Manu Luksch, Michelle Williams Gamaker, Redmond Entwistle and Susanna Wallin were selected for the intensive 10-month programme in 2015, and received a package of bespoke training.
During this period, selected artists have benefited from a raft of opportunities, including, one-to one mentoring, classroom sessions and introductions to marketplaces at international film festivals, as well as one-to-one sessions with producers, festival organisers, scriptwriters, casting directors and other industry experts.
Producer Samm Haillay worked closely with the selected artists in his capacity as Production Advisor for the New Approaches programme.
About the Artists
Redmond Entwistle's (London, 1977) films strive to think recent history, its places and social issues; replaying, rebuilding and reproducing materials into an abstract and archetypal reality. His last film Walk-Through was the focus of solo exhibitions at Cubitt Gallery, Tramway Gallery and International Project Space. His previous film Monuments premiered in Rotterdam Film Festival's Tigers Shorts Competition in 2010, and his medium length film and sound work Paterson - Lodz won Best International Film at Images Festival in 2008. In 2013, spotlights on his work were shown at Hors Pistes (Centre Pompidou) and BAFICI (Buenos Aires Independent Film Festival), and included in Assembly, a survey of UK artists' film at Tate Britain. In 2014 he was nominated for the Jarman Award, and an exhibition of his films was presented at MIT List Visual Arts Center in January 2015. He is currently working on his first feature Decoys (Lockvögel) and developing a second The Northern Trades.
Susanna was born in Lund, Sweden. She studied film at the University of the Arts, London, and continued with an MA at Goldsmiths University in London. Her work often lends from fact and fiction at once, merging real scenarios with invented ones in new impressionistic narratives on screen. She has been the recipient of a number of commissions and awards, including the London Artists Film and Video Award, Pure Fiction, Sweden, commissions from UK Film Council, Channel 4, SVT, Arts Council England, Independent Photography, Arte and The British Film Institute. In 2015, she received a development grant from the Swedish Film Institute, for a feature set in Sweden. She is also currently developing the feature film, A Ship to Sing a Song To, through Film London's pilot programme, New Approaches, set in the USA. Susanna lives and works between London, UK and Lund, Sweden.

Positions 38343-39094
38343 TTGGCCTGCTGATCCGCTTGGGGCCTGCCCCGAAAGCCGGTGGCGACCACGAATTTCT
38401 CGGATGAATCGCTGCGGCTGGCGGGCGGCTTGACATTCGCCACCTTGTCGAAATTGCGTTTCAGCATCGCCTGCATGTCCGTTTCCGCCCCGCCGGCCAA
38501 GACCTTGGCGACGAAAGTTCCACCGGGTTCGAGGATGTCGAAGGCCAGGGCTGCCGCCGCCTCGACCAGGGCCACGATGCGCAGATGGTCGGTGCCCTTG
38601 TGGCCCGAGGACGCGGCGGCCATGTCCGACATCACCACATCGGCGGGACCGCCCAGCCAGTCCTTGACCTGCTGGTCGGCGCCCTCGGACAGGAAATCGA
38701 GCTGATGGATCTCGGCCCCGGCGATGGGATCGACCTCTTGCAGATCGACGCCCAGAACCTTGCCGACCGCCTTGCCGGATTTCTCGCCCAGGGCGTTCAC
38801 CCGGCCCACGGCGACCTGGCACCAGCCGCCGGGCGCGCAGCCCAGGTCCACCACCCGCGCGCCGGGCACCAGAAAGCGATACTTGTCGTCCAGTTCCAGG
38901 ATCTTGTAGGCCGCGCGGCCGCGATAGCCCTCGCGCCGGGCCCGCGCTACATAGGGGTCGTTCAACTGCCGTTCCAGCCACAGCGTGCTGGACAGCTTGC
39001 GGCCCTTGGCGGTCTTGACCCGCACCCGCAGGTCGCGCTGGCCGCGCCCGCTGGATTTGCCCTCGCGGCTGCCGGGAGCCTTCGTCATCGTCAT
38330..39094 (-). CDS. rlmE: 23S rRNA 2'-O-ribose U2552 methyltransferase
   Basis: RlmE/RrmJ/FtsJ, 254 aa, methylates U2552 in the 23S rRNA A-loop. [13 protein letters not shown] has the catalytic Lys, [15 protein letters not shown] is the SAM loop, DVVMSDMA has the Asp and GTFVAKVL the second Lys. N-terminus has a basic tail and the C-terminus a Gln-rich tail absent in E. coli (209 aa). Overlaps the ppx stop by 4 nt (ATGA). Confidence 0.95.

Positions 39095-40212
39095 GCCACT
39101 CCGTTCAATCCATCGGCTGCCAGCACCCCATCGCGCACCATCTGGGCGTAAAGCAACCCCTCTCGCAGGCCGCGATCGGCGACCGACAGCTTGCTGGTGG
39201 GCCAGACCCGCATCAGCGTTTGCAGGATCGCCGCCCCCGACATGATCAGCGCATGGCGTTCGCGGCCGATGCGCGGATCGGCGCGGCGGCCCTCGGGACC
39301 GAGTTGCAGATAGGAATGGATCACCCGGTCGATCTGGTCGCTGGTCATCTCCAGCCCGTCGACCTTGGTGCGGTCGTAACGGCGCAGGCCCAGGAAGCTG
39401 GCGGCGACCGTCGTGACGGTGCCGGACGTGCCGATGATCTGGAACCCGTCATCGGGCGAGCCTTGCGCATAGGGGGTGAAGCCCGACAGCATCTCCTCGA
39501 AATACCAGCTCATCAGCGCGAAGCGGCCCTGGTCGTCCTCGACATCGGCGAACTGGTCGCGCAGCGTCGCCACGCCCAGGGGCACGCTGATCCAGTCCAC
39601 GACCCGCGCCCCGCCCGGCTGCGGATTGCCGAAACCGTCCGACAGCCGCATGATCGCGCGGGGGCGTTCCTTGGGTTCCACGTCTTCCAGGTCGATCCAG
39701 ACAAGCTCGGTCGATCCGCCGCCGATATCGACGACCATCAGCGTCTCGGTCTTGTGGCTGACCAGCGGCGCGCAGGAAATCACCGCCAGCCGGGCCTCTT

Manu Luksch is an artist and filmmaker who interrogates conceptions of progress and scrutinises the effects of network technologies on social relations, urban space, and political structures. Her installation and procedural works often involve novel processes, like urban planning led by children, or a kayak taxi service along urban canals, which doubles as a research vehicle into the future of transport. Her widely acclaimed speculative fiction film Faceless (2002-07), compiled from CCTV footage recovered under the UK's Data Protection Act, was voiced by Tilda Swinton, and translated into nine languages. It is included in the Collection Centre Georges Pompidou and on the Chris Marker website Gorgomancy. Her latest film, Dreams Rewired (Luksch/Reinhart/Tode 2015), traces the desires and anxieties of today's hypere-connected world back more than a hundred years, when telephone, film and television were new. Using rare, and often unseen archival material from nearly 200 films to articulate the present, Dreams Rewired reveals a history of hopes to share, and betrayals to avoid.
Her works are shown at venues and festivals internationally, such as Whitechapel Art Gallery (London 2012), Coreana Museum of Art (Seoul 2011), Norwich Castle Museum (UK 2011), LABoral (Gijon 2010), Hors Piste, Centre Pompidou (Paris 2008, 2009), Ars Electronica (Linz 2013. 2007, 2002), NTT ICC (Tokyo 2006), Witte de With (Rotterdam, 2006).
Michelle Williams Gamaker (1979) is an artist integrating performance and film to focus on the experience of individuals who either by their own will or not have been exiled or pushed to the fringes of society. For over 10 years, together with Mieke Bal (Cinema Suitcase) Williams Gamaker completed several films and installations exploring migratory aesthetics, mental health, and the emotional complexities of capitalism and gender ideology.
Her works weave documentary, fiction and video installations, including The Fruit to be Eaten, a post-colonial, post-romantic exploration of British directors Powell & Pressburger's female characters from Black Narcissus (1947). Her feature film Violet Culbo is in development with Film London (FLAMIN).
New Approaches was supported by Creative Skillset’s Film Skills Fund, with BFI’s Film Forever National Lottery funds.